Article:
You should receive an output with the word count of the file /etc/motd. You can also try this with any other file you have that contains text.

Spark Shell

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Spark has an easy-to-use interactive shell that can be used to learn API and also analyze data interactively. Below is a simple example written in Scala. You can use any text file that you have:

spark-shell --master yarn --queue <your_queue>
scala> val textFile = spark.read.textFile("test.txt")
scala> textFile.count()
scala> textFile.first()
//Count how many lines contain the word "words"
//You can replace "words" with any word you'd like
scala> textFile.filter(line => line.contains("words")).count()

Spark Submit

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The following is a simple example of submitting a Spark job that uses an existing jar all users have access to. It estimates Pi, and the number at the end is the number of iterations it uses (more iterations = more accurate).

export SPARK_MAJOR_VERSION=2
cd /usr/hdp/current/spark2-client
spark-submit \
   --class org.apache.spark.examples.SparkPi \
   --master yarn \
   --queue <your_queue> \
examples/jars/spark-examples*.jar 10

Gradle is a popular build tool for Java and Scala. The following example is useful if you may be getting code from bitbucket, github, etc. This code can be downloaded and built by logging on to cavium-thunderx-arc-ts.umich.edu and running:

git clone https://bitbucket.org/umarcts/spark-examples
cd spark-examples
./gradlew jar

The last command, “./gradlew jar”, will download all dependencies, compile the code, run tests, and package all of the code into a Java ARchive (JAR). This JAR is submitted to the cluster to run a job. For example, the AverageNGramLength job can be launched by running:

spark-submit \
   --class com.alectenharmsel.examples.spark.AverageNGramLength \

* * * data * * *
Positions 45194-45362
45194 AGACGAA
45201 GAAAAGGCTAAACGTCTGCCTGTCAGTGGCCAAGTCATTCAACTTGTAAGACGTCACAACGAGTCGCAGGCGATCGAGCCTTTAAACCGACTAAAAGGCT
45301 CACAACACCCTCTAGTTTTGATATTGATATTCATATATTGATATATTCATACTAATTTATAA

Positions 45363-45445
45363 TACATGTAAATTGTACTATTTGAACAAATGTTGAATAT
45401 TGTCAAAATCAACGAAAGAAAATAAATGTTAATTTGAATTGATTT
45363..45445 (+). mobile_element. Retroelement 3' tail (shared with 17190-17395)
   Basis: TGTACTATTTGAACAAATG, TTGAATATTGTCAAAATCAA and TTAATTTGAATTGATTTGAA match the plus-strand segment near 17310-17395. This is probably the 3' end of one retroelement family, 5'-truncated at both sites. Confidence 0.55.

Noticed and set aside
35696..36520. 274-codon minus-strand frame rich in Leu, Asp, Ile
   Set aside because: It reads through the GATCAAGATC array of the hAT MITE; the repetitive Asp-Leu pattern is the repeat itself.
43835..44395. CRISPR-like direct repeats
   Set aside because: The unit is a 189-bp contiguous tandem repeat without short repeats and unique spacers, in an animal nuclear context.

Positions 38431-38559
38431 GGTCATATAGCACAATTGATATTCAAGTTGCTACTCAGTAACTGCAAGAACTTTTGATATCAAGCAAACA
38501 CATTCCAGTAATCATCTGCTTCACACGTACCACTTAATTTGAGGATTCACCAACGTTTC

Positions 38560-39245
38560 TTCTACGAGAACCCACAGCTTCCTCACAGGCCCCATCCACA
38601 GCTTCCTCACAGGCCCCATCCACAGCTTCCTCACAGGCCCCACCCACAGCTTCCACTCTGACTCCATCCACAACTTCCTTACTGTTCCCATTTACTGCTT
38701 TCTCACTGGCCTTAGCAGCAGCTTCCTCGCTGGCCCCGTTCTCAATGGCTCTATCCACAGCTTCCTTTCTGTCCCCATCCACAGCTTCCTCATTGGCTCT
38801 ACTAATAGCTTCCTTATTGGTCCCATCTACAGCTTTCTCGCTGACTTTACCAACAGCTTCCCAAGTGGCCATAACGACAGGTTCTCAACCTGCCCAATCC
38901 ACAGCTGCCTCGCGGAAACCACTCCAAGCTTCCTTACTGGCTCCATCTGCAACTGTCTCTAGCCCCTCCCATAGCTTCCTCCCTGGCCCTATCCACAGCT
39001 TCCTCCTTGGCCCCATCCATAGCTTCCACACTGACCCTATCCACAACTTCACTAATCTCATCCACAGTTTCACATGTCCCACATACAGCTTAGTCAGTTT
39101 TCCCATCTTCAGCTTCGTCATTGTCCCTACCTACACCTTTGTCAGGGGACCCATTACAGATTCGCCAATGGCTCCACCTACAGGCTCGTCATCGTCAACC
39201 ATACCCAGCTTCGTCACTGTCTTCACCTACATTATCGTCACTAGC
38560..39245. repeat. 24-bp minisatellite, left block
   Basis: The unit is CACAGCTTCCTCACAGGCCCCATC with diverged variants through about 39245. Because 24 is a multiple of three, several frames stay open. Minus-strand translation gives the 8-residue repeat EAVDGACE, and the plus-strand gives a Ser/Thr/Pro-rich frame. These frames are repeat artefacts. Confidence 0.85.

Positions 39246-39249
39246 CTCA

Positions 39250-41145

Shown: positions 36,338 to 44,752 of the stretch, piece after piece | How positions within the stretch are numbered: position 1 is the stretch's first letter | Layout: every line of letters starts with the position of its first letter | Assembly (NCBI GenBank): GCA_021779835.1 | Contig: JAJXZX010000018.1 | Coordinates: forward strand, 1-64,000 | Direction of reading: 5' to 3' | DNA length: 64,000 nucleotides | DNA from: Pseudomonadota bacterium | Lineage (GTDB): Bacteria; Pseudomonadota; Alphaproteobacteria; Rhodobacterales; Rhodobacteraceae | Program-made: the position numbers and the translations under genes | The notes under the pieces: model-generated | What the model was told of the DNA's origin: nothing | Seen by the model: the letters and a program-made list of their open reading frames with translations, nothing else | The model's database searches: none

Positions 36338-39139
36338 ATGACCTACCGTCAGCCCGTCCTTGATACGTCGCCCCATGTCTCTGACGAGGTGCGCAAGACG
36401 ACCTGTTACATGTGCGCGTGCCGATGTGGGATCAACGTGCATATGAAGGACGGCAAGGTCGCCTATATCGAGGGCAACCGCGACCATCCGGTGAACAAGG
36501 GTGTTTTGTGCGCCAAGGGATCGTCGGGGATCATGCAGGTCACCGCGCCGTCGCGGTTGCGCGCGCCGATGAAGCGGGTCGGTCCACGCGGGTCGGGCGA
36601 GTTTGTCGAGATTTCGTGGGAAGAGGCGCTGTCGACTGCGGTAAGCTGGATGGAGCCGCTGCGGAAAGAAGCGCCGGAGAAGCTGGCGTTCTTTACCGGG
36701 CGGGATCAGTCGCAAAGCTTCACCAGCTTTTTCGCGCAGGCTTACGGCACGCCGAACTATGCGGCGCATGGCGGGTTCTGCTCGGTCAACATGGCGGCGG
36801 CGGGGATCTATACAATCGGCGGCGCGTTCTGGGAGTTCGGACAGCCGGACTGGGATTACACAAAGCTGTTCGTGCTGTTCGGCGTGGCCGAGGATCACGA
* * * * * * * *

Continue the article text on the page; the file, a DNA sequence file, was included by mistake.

--master yarn \
   --executor-memory 3g \
   --num-executors 35 \
 build/libs/spark-examples-*-all.jar /var/ngrams/data ngrams-out

The output will be located in your home directory in a directory called ‘ngrams-out’, and can be viewed by running:

hdfs dfs -cat ngrams-out/* | tail -5

The output should look like this:

spark output

SparkR

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SparkR allows users to utilize the ease of data analysis in R while using the speed and capacity of Spark on our Hadoop cluster. Those familiar with R should have no problem utilizing this feature. After opening the SparkR session, simply begin typing out your program in R.

Run this to open a SparkR session, run this:

sparkR --master yarn --queue <your_queue> --num-executors 4 --executor-memory 1g --executor-cores 4

 

The following is an example you can run to get a feel for how SparkR works. This example was taken from the official SparkR documentation, which can be found here, along with other examples.

families <- c("gaussian", "poisson")
train <- function(family) {
 model <- glm(Sepal.Length ~ Sepal.Width + Species, iris, family = family)
 summary(model)
}
# Return a list of model's summaries
model.summaries <- spark.lapply(families, train)

# Print the summary of each model
print(model.summaries)